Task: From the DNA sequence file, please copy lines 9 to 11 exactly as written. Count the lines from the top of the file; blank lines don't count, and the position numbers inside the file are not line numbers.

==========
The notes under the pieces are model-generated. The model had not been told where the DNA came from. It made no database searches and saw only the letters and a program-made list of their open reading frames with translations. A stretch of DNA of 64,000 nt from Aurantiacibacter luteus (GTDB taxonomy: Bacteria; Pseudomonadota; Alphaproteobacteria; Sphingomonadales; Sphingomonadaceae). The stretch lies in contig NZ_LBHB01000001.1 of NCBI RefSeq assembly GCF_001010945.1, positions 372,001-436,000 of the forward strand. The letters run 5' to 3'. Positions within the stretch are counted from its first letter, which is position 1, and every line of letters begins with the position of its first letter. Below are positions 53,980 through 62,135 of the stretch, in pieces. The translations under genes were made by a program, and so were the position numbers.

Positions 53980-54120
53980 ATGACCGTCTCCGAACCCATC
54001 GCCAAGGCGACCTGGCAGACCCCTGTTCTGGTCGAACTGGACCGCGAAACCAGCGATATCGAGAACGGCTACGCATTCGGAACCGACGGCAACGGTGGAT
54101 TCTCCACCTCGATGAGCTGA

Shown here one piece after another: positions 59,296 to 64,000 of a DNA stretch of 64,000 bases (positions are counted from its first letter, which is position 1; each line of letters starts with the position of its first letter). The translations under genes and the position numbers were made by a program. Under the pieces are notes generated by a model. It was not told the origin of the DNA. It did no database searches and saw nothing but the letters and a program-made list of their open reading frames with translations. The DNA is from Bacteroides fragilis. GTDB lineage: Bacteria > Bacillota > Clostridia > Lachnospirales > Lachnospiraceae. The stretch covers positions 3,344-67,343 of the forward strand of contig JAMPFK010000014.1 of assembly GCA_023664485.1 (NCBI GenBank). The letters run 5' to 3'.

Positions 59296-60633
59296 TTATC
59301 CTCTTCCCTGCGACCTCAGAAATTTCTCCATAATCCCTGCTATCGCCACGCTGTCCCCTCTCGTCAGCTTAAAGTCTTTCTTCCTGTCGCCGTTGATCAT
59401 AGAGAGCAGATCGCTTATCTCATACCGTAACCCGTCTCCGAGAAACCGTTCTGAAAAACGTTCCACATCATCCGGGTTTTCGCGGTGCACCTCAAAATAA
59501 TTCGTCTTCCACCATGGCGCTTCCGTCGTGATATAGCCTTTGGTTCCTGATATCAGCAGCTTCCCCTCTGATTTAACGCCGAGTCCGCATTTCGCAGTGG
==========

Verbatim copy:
59301 CTCTTCCCTGCGACCTCAGAAATTTCTCCATAATCCCTGCTATCGCCACGCTGTCCCCTCTCGTCAGCTTAAAGTCTTTCTTCCTGTCGCCGTTGATCAT
59401 AGAGAGCAGATCGCTTATCTCATACCGTAACCCGTCTCCGAGAAACCGTTCTGAAAAACGTTCCACATCATCCGGGTTTTCGCGGTGCACCTCAAAATAA
59501 TTCGTCTTCCACCATGGCGCTTCCGTCGTGATATAGCCTTTGGTTCCTGATATCAGCAGCTTCCCCTCTGATTTAACGCCGAGTCCGCATTTCGCAGTGG